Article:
Activating the protein sets off a chain of events that instructs cells to use up their energy or fat stores to prevent excess fat accumulating.
Lead author Seth Masters from Melbourne's Walter and Eliza Hall Institute said NLRP1 was a biological sensor that could hold the key to developing new ways of treating obesity and type 2 diabetes. NLRP1 is a biological sensor that can respond to and prevent obesity and metabolic syndrome, which are causing a dramatically increasing burden of disease throughout the world.
The sensor is activated if it detects that the body's energy intake is too high. When the sensor is activated, it tells cells to burn fat stores to prevent excess build up of fat. We showed that without NLRP1, fat stores continue to build up, especially with a high-energy diet, leading to obesity, he added.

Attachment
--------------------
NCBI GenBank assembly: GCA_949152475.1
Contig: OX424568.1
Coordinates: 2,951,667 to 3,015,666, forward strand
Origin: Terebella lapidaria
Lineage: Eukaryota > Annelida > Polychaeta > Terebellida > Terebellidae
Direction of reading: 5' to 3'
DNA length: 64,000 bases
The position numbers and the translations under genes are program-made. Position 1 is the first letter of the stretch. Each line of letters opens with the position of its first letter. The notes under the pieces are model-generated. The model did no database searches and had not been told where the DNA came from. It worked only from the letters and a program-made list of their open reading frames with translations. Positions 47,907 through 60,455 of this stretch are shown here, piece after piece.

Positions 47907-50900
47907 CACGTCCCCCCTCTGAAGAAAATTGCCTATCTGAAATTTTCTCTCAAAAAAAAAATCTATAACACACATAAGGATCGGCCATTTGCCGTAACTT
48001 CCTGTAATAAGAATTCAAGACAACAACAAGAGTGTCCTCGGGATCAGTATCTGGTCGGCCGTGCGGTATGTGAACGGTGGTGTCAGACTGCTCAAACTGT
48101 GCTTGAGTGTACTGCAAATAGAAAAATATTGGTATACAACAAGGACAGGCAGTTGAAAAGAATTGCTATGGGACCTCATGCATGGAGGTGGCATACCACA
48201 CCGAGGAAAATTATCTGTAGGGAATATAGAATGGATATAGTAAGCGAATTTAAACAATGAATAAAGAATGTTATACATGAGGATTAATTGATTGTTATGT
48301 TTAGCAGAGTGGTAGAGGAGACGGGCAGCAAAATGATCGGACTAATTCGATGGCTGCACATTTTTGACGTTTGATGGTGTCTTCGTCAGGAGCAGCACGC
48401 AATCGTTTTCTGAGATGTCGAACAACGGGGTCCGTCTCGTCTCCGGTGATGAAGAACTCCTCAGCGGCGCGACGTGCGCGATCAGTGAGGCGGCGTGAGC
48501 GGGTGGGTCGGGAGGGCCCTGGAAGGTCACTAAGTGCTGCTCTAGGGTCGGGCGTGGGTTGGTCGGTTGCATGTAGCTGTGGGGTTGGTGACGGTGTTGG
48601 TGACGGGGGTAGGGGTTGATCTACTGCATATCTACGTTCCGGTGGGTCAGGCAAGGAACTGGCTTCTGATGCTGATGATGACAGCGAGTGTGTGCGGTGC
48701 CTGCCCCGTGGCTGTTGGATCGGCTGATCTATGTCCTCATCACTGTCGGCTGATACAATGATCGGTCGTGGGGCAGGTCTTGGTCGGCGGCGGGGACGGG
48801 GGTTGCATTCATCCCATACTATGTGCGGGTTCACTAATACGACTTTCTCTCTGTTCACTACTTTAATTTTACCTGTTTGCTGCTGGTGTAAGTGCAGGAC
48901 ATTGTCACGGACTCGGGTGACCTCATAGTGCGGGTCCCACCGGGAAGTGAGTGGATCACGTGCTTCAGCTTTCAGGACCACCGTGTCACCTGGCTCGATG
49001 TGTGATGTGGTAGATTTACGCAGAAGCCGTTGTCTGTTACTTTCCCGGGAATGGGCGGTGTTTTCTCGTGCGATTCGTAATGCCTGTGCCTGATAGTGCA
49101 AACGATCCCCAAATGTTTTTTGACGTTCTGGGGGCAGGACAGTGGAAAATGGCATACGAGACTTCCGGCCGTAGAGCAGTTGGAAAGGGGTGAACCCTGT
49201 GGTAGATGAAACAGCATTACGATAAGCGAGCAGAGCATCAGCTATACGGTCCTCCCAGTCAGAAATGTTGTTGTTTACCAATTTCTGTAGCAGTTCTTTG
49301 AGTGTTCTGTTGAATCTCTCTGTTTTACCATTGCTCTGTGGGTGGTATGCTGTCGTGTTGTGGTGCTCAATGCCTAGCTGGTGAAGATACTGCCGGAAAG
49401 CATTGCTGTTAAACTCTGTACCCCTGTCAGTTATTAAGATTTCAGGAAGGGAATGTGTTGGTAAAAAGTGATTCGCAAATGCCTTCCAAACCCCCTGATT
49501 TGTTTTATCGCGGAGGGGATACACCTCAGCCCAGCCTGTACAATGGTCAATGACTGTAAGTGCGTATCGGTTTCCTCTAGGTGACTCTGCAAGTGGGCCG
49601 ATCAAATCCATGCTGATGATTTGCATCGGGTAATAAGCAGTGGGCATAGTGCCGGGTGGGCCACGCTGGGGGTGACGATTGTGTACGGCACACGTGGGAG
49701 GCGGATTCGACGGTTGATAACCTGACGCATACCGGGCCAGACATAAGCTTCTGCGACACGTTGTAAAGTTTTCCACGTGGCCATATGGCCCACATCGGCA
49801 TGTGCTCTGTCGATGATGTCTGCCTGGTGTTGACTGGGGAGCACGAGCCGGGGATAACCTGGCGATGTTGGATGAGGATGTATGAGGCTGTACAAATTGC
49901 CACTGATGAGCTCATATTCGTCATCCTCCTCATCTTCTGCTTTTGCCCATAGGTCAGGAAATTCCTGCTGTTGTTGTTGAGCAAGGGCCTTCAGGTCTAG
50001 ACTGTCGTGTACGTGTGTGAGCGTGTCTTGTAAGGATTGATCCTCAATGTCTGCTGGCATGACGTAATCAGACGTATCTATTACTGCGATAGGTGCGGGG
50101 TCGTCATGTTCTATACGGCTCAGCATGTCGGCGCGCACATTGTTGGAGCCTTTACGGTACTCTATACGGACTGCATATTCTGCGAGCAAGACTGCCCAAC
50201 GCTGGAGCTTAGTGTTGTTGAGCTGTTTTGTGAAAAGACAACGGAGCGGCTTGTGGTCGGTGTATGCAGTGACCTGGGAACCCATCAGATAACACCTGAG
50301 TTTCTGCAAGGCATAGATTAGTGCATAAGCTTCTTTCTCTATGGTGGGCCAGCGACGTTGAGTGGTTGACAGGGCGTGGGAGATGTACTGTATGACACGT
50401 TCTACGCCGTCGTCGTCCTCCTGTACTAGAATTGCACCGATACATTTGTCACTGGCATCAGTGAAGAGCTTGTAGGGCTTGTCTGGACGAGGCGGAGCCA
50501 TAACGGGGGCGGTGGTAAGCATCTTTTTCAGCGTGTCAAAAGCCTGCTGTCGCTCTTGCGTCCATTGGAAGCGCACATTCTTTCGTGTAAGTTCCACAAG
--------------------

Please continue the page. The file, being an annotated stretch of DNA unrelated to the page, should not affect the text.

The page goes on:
Masters said, "NLRP1 was more commonly known for its role in the immune system. However it is becoming increasingly clear that immune signaling proteins also have an important role in regulating metabolism." However the investigators cautioned that the treatment would have to be tightly controlled to avoid potential side-effects.
Masters said, "Our research showed that activation of NLRP1 could be exacerbated by some diets, and identified that there is a fine balance between increasing the cell's fat burning abilities and causing harm." The study is published in the journal Cell Metabolism